Summer Container

“Summer Container”, a copyrighted post, was written for my WordPress blog called Always Growing by Jan in Covington, Louisiana

The garden is looking a little tired, and it will be nice when cooler temperatures arrive because the garden always perks up then. Until mid November when the cool season annuals go in, we still have to rely on our summer plants. One summer container that is still looking good after months of heat is the white mandevilla vine and angelonia.



The white mandevilla vine was a cutting rooted by my mother three years ago. This is supposed to survive zone 8 winters, just dying back to the ground, but I have never chanced that. Every winter, I dig it up and overwinter it. I wouldn’t do this ordinarily, but since my mother, who is getting on in years, rooted this for me, I want to keep it as long as I can. This is the best year ever for this vine, and I must remember next year to replant it in this large container.



This is the first year I have planted angelonia (Angelonia augustifolia ‘Serena’). I, at first, had planted it in the “white garden”, but it did not do well there. I don’t think it was getting enough sun. It was getting spindly and had few flowers. When I transplanted the plants to the container with the mandevilla vine, they really took off. The two plants I had bought as four inch pots went from being weak, lanky plants to full, flower-laden specimens. Angelonia are supposed to be perennial only in zones 10 and 11, but my mother’s have survived for years in her zone 9 garden, even surviving last year’s colder than normal winter. I am not putting too much hope in mine surviving here in zone 8, but maybe they will reseed. I do think they make a great pairing with the white mandevilla vine.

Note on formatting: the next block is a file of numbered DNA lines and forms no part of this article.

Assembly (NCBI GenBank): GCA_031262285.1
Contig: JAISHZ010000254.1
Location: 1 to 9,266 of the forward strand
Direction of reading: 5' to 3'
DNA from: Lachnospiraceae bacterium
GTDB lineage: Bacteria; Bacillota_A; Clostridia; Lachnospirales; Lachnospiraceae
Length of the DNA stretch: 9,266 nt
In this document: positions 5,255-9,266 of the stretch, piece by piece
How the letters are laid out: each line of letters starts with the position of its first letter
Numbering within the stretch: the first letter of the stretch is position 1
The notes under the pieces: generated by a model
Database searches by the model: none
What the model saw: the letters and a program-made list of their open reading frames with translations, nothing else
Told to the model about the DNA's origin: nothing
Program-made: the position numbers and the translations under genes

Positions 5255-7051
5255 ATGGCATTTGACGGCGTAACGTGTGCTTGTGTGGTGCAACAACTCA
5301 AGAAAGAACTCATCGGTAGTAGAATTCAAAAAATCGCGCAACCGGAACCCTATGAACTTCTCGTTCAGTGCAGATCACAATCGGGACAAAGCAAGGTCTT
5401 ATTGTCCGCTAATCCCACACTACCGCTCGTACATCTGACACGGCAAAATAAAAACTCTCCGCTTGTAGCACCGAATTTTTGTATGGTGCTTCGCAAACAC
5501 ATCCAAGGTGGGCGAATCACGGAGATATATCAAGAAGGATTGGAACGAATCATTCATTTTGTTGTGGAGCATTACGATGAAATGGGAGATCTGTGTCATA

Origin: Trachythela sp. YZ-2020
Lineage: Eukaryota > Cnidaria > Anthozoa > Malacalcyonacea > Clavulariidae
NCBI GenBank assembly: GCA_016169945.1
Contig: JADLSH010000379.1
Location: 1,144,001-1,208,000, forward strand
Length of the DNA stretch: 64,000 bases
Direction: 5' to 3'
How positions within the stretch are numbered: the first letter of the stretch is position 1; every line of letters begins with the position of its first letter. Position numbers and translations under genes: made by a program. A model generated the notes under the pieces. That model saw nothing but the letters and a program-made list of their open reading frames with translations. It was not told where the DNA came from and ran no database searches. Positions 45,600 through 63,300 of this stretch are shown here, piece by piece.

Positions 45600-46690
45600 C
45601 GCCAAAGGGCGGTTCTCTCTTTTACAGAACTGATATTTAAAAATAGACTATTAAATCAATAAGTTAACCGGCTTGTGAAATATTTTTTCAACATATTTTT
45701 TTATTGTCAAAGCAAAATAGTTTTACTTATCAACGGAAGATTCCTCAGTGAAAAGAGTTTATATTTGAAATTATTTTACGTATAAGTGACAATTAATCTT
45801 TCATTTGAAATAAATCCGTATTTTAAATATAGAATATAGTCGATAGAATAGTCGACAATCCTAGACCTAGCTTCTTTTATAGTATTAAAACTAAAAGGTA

So, even though the garden is looking a little worn out by this time, this container is still making a very nice show as the heat still hangs on a little longer.

Rooting Coleus

“Rooting Coleus”, a copyrighted post, was written for my WordPress blog called Always Growing by Jan in Covington, Louisiana

This has been a very good year for coleus here. In fact, it has been so good that I have been able to make several cuttings that are now good sized plants that are residing in containers and in different areas around the garden.

About two weeks ago, I started new cuttings for fall planting. Since our first freeze date is not until November 15th, and often it is not until late December until we have a freeze, these new cuttings will be a nice addition to the late year garden.